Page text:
Michael Jackson may be headed to the top of the charts again four months after his sudden death, in a film on his final days which has opened around the globe. The movie called “This Is It” will play for two weeks only but may be extended. Michael Jackson’s “This is it” took in $2.2 million domestically from its first late-night screenings. The film has been distilled from more than 100 hours of footage shot as Jackson rehearsed for what would have been a 50-concert comeback run in London starting last July. The movie is like a little backstage pass, a private peak into a creative process of a great genius.
In the film, now stands as a final curtain call, Michael Jackson is candid about himself and his show, and the movie, as advertised, is stitched together from snippets of audition, rehearsal and behind-the-scenes footage. Some of the video is rough, some polished. Interviews with back-up dancers and costume designers occasionally help piece the material together.
As for the music, performances of “You Gotta Be Starting Something” and “I’ll Be There” were included, as well as, of course, a 3-D rendition of “Thriller” and other oldies Jackson thought “his fans wanted to hear,” as he said at the press conference announcing the original tour.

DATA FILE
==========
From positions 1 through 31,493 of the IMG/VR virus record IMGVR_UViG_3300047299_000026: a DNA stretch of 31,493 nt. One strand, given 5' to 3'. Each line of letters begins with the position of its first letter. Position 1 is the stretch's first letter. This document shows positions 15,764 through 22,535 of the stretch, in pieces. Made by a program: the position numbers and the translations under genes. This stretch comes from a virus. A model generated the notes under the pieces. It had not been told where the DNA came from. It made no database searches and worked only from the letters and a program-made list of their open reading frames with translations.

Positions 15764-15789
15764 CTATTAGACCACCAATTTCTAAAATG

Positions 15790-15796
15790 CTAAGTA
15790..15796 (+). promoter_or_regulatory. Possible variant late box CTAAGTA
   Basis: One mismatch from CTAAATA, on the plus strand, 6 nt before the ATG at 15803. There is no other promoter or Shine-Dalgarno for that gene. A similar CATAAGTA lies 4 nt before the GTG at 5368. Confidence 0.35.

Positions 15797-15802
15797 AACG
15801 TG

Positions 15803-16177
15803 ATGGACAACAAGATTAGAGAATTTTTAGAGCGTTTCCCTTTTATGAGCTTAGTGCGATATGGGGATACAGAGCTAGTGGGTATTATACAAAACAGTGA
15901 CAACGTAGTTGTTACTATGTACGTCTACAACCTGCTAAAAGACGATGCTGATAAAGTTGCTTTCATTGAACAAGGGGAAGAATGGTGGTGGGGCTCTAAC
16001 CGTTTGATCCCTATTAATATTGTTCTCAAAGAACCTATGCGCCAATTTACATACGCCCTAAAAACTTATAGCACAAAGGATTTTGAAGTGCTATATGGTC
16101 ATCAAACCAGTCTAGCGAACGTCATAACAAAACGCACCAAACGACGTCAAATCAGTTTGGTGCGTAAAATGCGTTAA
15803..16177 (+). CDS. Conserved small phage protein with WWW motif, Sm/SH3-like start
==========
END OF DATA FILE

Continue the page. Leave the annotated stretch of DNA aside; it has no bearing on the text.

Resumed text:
Even before the “This Is It” opening, Michael Jackson had earned $90 million in the past year, with most of it coming since his death four months ago. That substantial sum put him third on the Forbes list of (delebs) dead celebrities making the most money. Forbes counted money earned from October 2008-October 2009, even for Jackson, who died June 25. But about $72 million or 80% of the $90 million earned in the past 12 months came after Jackson’s death.
On its opening day worldwide, the film topped the box office, raking in $66.6 million. But it’s not only about money. The movie reaffirms Jackson’s genius and gives a glimpse of his comeback, had there been one. Fan or no fan, one leaves the theater heartbroken at the loss.
It also became a trending topic on popular social networking site Twitter, with some of the people that were at the movie, tweeting their favorite bits of the film using the words as typed #ThisIsIt – as a sign that those were anecdotes from the film.